By Jeff Hoover
Over the past decade, the issue of state pensions has come to the forefront, as the gap in promised benefits and the resources set aside to fund them has continuously expanded. Many states, including Kentucky, have required action on this issue before the system completely collapses.
I am proud the 2013 General Assembly took the bold steps of increasing our financial contribution and revising benefits for new employees in an effort to preserve the system. However, an important segment of the pension issue was left unchanged.
The Kentucky Teachers' Retirement System continues to operate as it did prior to 2013, yet the data demonstrates that there is cause for concern with this system that needs to be addressed before it collapses.
Never miss a local story.
The Comprehensive Annual Financial Report issued by KTRS in December shows the system had approximately 75,000 active and 47,000 retired members. The funding level this past year was 51.9 percent, with $13.85 billion in unfunded liabilities.
According to data released by the Kentucky Chamber of Commerce last week, a key reason for underfunding is actual employer contributions have been significantly less than the amount required to sustain financial obligations.
Put simply, unless the situation is rectified in the immediate future, the system will be unable to meet the obligations we have to our retired teachers and administrators.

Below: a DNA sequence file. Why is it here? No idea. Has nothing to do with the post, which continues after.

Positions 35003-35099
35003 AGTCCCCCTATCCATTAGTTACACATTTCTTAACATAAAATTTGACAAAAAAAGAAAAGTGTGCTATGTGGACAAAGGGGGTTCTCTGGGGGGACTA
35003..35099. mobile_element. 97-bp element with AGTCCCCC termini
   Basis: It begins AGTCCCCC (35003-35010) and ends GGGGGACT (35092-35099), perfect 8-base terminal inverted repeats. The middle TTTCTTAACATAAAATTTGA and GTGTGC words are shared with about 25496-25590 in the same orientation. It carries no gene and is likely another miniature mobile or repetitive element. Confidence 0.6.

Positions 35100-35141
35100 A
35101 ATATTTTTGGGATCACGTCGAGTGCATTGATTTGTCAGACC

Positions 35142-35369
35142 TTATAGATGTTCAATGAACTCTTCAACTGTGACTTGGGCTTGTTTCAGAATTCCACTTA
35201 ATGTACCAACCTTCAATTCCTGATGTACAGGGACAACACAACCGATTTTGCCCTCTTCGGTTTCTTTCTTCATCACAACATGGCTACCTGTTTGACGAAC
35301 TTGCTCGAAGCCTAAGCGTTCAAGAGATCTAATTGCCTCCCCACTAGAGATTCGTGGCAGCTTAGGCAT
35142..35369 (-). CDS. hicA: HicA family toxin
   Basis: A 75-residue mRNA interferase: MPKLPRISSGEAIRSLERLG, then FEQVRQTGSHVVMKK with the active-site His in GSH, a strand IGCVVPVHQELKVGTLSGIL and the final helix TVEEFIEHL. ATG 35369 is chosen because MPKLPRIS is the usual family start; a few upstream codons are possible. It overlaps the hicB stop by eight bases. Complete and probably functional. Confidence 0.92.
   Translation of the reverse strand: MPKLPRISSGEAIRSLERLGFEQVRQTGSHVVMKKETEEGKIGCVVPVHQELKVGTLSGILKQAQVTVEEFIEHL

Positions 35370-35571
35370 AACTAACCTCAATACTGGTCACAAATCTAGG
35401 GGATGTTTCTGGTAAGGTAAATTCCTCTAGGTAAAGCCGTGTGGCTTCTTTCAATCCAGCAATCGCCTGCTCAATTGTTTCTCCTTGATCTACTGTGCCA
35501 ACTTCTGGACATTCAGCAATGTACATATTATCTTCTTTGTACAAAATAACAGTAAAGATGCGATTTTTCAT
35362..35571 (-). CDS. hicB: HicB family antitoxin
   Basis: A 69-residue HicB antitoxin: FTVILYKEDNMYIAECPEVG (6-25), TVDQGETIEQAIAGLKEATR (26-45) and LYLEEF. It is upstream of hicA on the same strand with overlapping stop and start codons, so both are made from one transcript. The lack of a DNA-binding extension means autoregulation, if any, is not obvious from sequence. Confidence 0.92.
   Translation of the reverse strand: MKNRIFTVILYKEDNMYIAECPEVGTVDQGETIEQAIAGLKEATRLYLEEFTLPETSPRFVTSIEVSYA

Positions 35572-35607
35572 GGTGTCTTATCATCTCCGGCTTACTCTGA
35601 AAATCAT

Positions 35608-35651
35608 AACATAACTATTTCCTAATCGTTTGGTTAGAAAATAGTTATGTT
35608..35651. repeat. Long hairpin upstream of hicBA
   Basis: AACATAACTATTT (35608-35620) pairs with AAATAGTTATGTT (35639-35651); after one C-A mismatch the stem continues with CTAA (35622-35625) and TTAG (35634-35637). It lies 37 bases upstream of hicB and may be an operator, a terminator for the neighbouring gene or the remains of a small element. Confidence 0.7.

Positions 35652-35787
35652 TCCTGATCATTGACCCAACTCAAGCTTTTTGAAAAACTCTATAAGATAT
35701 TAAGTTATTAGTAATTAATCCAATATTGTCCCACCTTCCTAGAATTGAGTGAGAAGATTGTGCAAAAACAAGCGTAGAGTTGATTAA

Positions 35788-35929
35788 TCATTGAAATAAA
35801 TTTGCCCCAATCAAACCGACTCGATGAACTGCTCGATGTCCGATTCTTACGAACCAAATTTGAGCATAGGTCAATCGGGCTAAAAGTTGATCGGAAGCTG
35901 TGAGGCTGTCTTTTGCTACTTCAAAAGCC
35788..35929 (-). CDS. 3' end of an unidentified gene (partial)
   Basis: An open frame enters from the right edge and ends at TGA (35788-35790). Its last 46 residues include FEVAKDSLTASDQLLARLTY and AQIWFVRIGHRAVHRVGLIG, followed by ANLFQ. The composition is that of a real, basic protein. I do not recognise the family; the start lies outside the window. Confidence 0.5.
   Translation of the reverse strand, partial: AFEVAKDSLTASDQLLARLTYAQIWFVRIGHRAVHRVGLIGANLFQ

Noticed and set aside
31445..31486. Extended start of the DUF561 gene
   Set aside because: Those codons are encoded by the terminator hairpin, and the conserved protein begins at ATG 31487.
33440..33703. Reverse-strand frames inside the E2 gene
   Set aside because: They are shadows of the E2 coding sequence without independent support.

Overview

In January, the Kentucky Chamber called on the General Assembly to undertake a bipartisan review of KTRS to recommend a sustainable path forward. I introduced House Concurrent Resolution 179 to establish a task force to develop recommendations concerning the benefits, investments and funding. A report would have been required by Dec. 1, 2014, giving ample time for it to be addressed by the 2015 General Assembly.
Unfortunately, as has been all too common with issues of importance, Speaker Greg Stumbo and the other members of House Democratic leadership would not even allow a hearing on this legislation, much less a vote.
Much like comprehensive tax reform, the expansion of broadband services and public-private partnership legislation, this issue died as the General Assembly shirked our responsibility.
It is just one more example of why there needs to be a change of leadership in the Kentucky House.